At last the dwarf-lord rose with a sigh and took his departure still wondering. And Faradin came again to the Hall of a Thousand Worlds; for days he came and sat long hours before the mirror. The eyes looked out at him, identical with his; yet Faradin seemed to sense a difference - a reality that was not of him. Hour upon hour he would stare with strange intensity into the mirror; hour after hour the image gave back his gaze. As time passed he grew closer to the point of discovering some vast, unthinkable secret.

The business of the Halls and Hold was not neglected – his trusty castellan saw to that. Faradin's warriors worked and trained and diced and argued with one another as ever; Faradin's student rangers tended faithfully his herb garden; and the people transiting mirror-portals murmured respects to him. Faradin heeded not. He no longer thought of the image in the mirror as a shadow of himself; the thing, to him, was an entity, similar in outer appearance, yet basically as far from Faradin himself as the poles are far apart. The image, it seemed to Faradin, had an individuality apart from Faradin's, he was no more dependent on Faradin than Faradin was dependent on him. And day by day Faradin doubted in which world he really lived; was he the shadow, summoned at will by the other? Did he instead of the other live in a world of delusion, the shadow of the real world?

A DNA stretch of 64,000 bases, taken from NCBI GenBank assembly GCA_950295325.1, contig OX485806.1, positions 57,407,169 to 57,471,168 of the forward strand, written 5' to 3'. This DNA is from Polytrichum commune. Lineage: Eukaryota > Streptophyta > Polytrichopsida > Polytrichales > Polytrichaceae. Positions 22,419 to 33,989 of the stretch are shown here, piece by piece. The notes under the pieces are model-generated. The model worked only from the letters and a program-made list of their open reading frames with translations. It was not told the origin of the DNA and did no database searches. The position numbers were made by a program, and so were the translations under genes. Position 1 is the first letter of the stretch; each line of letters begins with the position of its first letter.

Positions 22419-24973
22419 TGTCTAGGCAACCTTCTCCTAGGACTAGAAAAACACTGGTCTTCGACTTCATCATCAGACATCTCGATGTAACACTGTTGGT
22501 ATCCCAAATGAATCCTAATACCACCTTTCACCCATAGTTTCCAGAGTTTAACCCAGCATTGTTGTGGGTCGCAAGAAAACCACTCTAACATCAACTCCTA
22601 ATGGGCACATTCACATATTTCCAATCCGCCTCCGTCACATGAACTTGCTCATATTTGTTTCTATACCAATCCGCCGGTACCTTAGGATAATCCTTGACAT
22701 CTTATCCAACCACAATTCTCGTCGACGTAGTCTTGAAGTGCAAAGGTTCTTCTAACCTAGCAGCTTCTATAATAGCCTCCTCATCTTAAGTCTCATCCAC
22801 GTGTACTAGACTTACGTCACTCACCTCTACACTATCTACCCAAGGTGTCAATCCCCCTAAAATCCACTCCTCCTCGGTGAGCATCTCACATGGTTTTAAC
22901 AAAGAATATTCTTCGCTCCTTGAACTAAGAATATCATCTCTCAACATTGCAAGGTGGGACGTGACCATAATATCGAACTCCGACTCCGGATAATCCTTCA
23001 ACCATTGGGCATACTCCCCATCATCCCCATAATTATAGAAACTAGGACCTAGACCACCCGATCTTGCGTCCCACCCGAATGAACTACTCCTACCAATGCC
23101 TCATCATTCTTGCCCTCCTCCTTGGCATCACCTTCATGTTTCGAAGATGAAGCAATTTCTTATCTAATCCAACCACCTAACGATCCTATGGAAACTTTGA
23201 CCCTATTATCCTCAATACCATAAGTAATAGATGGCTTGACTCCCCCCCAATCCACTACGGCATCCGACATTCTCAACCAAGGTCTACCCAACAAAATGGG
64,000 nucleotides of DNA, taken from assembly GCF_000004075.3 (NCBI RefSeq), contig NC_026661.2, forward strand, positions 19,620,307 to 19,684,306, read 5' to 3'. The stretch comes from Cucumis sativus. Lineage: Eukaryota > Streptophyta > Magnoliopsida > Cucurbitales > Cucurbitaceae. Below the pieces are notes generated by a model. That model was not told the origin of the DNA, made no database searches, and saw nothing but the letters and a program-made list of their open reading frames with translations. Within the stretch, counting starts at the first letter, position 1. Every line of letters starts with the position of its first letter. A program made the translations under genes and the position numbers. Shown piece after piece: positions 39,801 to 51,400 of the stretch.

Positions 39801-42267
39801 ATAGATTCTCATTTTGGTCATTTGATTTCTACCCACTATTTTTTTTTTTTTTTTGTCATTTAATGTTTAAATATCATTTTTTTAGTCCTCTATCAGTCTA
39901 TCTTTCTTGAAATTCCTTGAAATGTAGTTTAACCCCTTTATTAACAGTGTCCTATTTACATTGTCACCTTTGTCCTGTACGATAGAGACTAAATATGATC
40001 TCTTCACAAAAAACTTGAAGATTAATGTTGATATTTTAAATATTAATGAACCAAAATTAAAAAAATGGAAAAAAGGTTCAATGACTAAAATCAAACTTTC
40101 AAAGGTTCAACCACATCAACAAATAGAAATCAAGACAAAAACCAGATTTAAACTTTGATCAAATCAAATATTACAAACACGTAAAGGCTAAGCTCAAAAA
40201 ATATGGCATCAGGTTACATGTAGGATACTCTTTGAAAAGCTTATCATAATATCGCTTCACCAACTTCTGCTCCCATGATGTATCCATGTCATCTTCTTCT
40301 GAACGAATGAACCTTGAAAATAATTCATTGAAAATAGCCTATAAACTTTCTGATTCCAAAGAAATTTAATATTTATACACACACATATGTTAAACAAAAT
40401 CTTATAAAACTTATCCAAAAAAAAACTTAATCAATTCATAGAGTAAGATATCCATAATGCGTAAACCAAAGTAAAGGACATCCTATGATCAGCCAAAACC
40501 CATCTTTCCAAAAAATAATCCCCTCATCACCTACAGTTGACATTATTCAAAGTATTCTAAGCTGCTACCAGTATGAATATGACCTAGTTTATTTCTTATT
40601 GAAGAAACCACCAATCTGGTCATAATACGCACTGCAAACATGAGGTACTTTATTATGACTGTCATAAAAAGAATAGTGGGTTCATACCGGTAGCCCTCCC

Faradin began to wish that he might enter the personality beyond the mirror for a space, to see what might be seen; yet should he manage to go beyond that door could he ever return? Would he find a world identical with the one in which he moved? A world, of which his was but a ghostly reflection? Which was reality and which illusion?